Martin’s cold demeanor towards the Murphys makes him seem heartless. When Anna confronts Martin at home before school to tell him that it’s not right for her children to suffer for Steven’s actions, he’s more concerned with finishing his spaghetti breakfast than showing remorse. Having Anna’s face taking up the entire frame while she expresses her grievances draws our attention to the sounds of Martin slurping spaghetti and scraping his plate with a fork. These noises continue when Martin responds to Anna by telling her that Bob and Kim’s illness may not seem fair to her; but, from his point of view, it’s the best way to punish Steven for killing his father. His callousness is, at first, astonishing: how can he eat in front of Anna while her children are unable to do the same? Believe it or not, it will eventually become debatable whether or not Martin deserves sympathy.

Steven goes to great lengths to avoid killing a member of his family. After discovering that Bob hasn’t eaten in a while, Steven tries to force a donut (originally intended as a get-well present) down his throat. Steven’s force-feeding and Bob’s subsequent vomiting are captured in claustrophobic closeups, making the scene extremely unpleasant to watch. As horrific as the sight is to behold, it’s understandable that Steven would want to believe that Martin was lying.

It’s not until much later that we learn that Steven had been drinking before operating on Jonathan, as he is reluctant to confess. Shortly after the disease strikes, Steven tells Anna that Jonathan died during surgery. When she pressures him to tell her whether or not he had been drinking beforehand, he dodges the question by blaming Matthew (Bill Camp), the anesthesiologist who put Jonathan under, saying: “A surgeon never kills a patient. An anesthesiologist can kill a patient, but a surgeon never can.” As time goes on and Bob and Kim show no signs of getting better, Anna decides to further investigate Jonathan’s death by getting Matthew’s side of the story. Not only does Matthew tell Anna that the surgeon, not the anesthesiologist, is usually responsible for a patient’s death, he also reveals that Steven had had two drinks before beginning the surgery. Does Steven lie to cover his tracks or to convince himself that he’s not a murderer? Either way, once Matthew discloses the truth, one begins to wonder whether Steven is looking out for his family’s safety or attempting to avoid taking responsibility for killing Jonathan.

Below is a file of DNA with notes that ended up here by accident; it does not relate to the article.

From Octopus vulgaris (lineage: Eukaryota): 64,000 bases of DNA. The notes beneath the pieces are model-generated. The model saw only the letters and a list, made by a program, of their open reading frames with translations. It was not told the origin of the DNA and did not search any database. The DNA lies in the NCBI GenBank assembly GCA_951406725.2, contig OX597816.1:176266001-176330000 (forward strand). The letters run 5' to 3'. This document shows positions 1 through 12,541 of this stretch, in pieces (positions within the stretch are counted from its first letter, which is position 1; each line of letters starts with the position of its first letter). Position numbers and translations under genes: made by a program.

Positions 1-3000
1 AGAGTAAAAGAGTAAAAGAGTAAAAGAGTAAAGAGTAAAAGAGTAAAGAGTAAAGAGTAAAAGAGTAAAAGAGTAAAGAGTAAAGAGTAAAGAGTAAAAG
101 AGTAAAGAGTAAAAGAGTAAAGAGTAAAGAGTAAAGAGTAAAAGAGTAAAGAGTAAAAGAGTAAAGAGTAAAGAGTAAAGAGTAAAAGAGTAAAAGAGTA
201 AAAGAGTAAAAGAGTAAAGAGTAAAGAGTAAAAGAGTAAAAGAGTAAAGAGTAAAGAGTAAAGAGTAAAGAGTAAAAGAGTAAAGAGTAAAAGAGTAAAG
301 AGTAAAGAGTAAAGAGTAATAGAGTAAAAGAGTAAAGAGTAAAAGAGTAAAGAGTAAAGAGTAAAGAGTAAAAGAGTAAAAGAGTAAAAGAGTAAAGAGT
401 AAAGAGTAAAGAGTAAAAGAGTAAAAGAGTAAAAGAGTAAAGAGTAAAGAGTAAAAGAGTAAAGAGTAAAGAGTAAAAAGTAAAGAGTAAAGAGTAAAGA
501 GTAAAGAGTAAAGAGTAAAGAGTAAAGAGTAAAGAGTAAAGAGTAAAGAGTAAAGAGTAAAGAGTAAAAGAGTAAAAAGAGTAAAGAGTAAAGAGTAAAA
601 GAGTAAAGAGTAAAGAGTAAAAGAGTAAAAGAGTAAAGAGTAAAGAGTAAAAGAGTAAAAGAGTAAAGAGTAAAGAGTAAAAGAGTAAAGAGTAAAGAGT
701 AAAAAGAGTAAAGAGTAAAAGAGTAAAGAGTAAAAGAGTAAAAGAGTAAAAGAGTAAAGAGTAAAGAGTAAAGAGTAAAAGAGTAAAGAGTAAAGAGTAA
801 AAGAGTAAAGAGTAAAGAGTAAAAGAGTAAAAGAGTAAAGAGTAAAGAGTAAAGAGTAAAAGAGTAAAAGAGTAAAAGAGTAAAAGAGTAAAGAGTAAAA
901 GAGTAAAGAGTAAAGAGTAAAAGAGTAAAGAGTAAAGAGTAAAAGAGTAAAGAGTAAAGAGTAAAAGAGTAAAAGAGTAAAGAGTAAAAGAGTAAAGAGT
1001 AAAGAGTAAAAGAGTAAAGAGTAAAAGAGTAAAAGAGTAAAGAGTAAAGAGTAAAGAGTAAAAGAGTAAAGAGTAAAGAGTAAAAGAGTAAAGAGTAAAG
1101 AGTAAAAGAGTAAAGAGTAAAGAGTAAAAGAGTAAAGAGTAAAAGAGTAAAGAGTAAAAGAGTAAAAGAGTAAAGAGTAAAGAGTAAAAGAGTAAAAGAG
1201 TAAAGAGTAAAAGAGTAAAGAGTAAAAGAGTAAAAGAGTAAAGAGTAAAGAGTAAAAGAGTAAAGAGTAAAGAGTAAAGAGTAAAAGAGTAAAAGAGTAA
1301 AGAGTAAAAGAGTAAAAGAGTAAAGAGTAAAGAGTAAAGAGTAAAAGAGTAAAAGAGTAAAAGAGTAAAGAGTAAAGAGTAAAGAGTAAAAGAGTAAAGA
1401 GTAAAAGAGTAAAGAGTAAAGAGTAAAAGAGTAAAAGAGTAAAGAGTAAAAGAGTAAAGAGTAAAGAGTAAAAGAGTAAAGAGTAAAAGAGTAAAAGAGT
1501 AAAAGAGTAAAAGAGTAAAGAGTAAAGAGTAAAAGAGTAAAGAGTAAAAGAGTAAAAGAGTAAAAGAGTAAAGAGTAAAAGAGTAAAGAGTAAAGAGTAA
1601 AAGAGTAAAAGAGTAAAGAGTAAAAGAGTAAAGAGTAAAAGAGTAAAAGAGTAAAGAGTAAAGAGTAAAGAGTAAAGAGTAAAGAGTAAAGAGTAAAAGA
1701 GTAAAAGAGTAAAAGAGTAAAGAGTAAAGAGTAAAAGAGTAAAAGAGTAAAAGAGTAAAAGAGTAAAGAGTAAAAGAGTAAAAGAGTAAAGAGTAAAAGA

The true horror of The Killing of a Sacred Deer isn’t that Steven and Martin hurt innocent people; but, that their motivations are understandable. Neither character is able to accept Jonathan’s death, so each one copes with it in the manner they best see fit. As Martin tells Steven, he believes that the only way he can relieve the pain caused by losing a family member is making Steven lose one as well. Steven never explicitly states why he force-feeds Bob or scapegoats Matthew; but given his efforts to hide Jonathan’s true cause of death from Anna, he is likely ashamed of what he did—to the point of being afraid to admit it both to her and to himself. As much as I’d love to believe that Steven and Martin were derived from Lanthimos’s imagination, his inspiration may very well have been human nature itself.